x Abu Dhabi, UAETuesday 25 July 2017

The ups and downs of rooting for the Sens

My team I was brought up in Ottawa, the capital of Canada, at a time when the city had no NHL team. All that changed when Ottawa was awarded a franchise in 1990.

Ottawa Senators celebrate a goal against Buffalo Sabres.
Ottawa Senators celebrate a goal against Buffalo Sabres.

I was brought up in Ottawa, the capital of Canada, at a time when the city had no NHL team. My schoolfriends picked up other clubs - many followed Montreal, some supported Edmonton and a few, I am ashamed to say, even cheered for Toronto. But not me. I admired certain teams and individual players, but I did not root for any of them. All that changed when Ottawa was awarded an NHL franchise in 1990. The city had a team from 1917-32 but that was a little before my time.

The new Sens began playing in the 1992/3 season. They were a collection of outcasts, misfits and kids. We won just 10 of our 84 games, but I still cheered. Highly touted draft picks like Alexandre Daigle and Alexei Yashin failed to live up to expectations, but the team slowly improved, especially under the guidance of coach Jacques Martin. We went from pretenders to contenders at the turn of the decade: having great regular seasons before being upset in the play-offs, usually by Toronto. Those defeats still hurt.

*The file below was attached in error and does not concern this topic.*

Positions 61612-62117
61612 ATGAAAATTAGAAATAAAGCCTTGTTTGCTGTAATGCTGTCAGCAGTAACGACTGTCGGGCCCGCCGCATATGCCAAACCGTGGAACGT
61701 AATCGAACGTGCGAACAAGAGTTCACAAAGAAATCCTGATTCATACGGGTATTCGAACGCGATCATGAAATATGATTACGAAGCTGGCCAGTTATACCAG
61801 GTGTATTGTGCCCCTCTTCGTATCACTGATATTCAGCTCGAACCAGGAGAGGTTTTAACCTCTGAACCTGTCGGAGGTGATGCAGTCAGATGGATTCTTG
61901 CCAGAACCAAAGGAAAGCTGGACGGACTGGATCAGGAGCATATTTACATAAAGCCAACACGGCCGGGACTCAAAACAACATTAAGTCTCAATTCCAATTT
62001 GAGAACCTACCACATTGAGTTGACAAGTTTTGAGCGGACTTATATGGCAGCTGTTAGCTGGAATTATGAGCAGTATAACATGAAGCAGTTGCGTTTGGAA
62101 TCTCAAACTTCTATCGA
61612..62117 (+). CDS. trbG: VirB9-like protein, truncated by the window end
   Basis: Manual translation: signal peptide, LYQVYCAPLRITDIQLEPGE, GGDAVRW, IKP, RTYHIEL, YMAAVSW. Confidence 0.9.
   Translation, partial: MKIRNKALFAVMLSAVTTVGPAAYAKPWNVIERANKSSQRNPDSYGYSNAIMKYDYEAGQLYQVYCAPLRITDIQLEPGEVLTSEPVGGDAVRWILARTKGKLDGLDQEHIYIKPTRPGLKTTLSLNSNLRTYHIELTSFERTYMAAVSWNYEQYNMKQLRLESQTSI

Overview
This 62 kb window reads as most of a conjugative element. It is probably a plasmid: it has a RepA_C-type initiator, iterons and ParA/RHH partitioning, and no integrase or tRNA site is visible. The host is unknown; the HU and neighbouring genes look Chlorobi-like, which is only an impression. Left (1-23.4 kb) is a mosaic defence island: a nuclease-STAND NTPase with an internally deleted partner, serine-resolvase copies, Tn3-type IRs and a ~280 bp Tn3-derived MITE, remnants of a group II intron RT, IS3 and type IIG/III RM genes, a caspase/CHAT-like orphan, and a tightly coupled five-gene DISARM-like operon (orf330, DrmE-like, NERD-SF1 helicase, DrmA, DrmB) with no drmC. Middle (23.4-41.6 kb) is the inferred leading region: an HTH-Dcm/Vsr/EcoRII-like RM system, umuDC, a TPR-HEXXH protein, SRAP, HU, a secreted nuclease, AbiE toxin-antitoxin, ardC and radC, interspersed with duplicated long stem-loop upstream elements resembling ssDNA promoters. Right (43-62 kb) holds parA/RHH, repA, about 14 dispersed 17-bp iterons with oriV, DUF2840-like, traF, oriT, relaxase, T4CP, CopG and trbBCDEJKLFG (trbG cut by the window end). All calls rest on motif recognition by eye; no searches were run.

Recent years have seen the Sens at their best. We reached the Stanley Cup final in 2007, something Toronto have not managed since 1967. Led by our captain, Daniel Alfredsson, we won three play-off rounds before losing to Anaheim. Better things were expected, but for over a year the team have been stuck in a malaise of underachievement. We have had four coaches in two seasons and, sadly, seem to have come full circle.